Shotgun sight Sterling SMG Prototype

Before its adoption by the British Army in 1954 the Patchett Machine Carbine, later better known as the Sterling submachine gun, was extensively tested all over the world. The Patchett went through nearly a decade of testing, evaluation and refinement. It was tested by British troops around the world, from West Germany to Africa, from the middle east to Malaya.

Today, we’re going to examine a unique Patchett/Sterling prototype assembled in Malaya. The gun we’re examining is officially a MkII Patchett Machine Carbine, but as the guns are better known as the Sterling we will refer to it as such from here on out. This prototype has been specially adapted with a shotgun style rib sight to help aiming in jungle conditions.

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Right side profile of the jungle rib sight Patchett prototype (Matthew Moss)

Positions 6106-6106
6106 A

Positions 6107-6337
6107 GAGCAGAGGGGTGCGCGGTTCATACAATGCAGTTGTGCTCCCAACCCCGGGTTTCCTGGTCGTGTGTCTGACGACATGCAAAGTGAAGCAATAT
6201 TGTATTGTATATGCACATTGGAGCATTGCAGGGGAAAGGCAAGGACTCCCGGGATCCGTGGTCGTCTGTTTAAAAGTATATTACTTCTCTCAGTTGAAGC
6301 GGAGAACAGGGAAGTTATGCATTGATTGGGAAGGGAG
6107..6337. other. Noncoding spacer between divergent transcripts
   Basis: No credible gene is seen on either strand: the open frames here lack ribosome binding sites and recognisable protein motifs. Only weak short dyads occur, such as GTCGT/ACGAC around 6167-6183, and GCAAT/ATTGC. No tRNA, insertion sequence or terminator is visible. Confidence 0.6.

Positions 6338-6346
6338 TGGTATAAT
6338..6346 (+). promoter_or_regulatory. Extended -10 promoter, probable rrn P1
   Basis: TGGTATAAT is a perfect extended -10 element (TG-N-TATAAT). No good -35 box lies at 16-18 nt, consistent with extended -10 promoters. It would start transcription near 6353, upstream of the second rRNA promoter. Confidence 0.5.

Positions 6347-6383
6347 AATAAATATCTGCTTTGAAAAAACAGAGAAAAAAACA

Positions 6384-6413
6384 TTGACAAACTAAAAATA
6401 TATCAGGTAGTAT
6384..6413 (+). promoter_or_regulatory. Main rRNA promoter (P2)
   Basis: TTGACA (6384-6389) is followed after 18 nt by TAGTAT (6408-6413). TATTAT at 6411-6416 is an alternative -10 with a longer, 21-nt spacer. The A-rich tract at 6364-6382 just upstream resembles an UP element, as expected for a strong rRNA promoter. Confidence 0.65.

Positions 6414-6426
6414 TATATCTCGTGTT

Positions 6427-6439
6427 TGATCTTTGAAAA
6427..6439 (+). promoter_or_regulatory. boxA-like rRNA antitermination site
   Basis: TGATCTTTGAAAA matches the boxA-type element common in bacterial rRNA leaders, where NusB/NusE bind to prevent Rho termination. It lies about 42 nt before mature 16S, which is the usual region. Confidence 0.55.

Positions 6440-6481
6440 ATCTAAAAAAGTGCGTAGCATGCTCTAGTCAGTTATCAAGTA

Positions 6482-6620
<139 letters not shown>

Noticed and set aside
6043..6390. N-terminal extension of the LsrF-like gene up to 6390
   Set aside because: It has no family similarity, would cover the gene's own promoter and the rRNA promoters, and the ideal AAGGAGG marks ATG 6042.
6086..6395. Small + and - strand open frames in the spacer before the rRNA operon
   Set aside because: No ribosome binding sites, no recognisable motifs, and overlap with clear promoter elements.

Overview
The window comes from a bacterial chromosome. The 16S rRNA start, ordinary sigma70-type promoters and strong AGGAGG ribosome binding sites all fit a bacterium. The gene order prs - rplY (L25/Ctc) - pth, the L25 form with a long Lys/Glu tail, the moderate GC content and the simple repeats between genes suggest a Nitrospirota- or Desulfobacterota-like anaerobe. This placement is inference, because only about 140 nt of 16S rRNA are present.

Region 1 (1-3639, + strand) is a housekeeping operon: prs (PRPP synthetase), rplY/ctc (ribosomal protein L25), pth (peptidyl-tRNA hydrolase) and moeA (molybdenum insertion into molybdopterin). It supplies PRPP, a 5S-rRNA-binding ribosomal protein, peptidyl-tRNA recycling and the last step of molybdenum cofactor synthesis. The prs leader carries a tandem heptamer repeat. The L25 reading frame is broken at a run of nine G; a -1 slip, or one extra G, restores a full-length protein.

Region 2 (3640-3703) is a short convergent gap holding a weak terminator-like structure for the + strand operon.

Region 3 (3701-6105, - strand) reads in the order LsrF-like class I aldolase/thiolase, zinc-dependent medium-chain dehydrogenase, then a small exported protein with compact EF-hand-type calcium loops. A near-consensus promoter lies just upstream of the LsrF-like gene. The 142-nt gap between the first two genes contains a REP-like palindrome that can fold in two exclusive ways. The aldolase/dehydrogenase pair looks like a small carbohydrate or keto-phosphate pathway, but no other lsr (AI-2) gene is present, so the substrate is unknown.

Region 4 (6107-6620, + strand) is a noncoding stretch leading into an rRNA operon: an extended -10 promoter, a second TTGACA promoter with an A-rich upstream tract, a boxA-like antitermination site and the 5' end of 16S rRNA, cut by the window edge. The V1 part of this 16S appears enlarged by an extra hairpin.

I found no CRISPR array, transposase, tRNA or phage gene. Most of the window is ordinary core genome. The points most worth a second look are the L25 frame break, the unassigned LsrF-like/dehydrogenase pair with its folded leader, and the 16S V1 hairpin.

It was in Malaya that the specially adapted but short-lived prototype improvement emerged. As early as December 1952, British troops were testing the gun during operations against communist insurgents in Malaya. The harsh jungle conditions were a challenge for any weapon but an early report testing a single prototype noted that the weapon performed well but one of the issues identified was that the rear aperture sight was found to be “smaller than was desirable” and the report suggested that the aperture be widened to 0.098 inches 2.5mm – the same as the Owen gun. The report also noted that the front sight “did not stand out well in relation to the front sight protectors”.

It seems that when a batch of 75 trials guns arrived in 1953, a number of them were specially adapted in theatre. It was hoped that the shotgun-style rib sight fitted along the length of the receiver would aid snap shooting in the jungle. It was intended to enable users to engage fleeting targets quicker and improve ‘first shot hit’ probability in thick jungle and heavy rainstorms.

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British troops patrolling the Malayan jungle, 1957 (National Army Museum)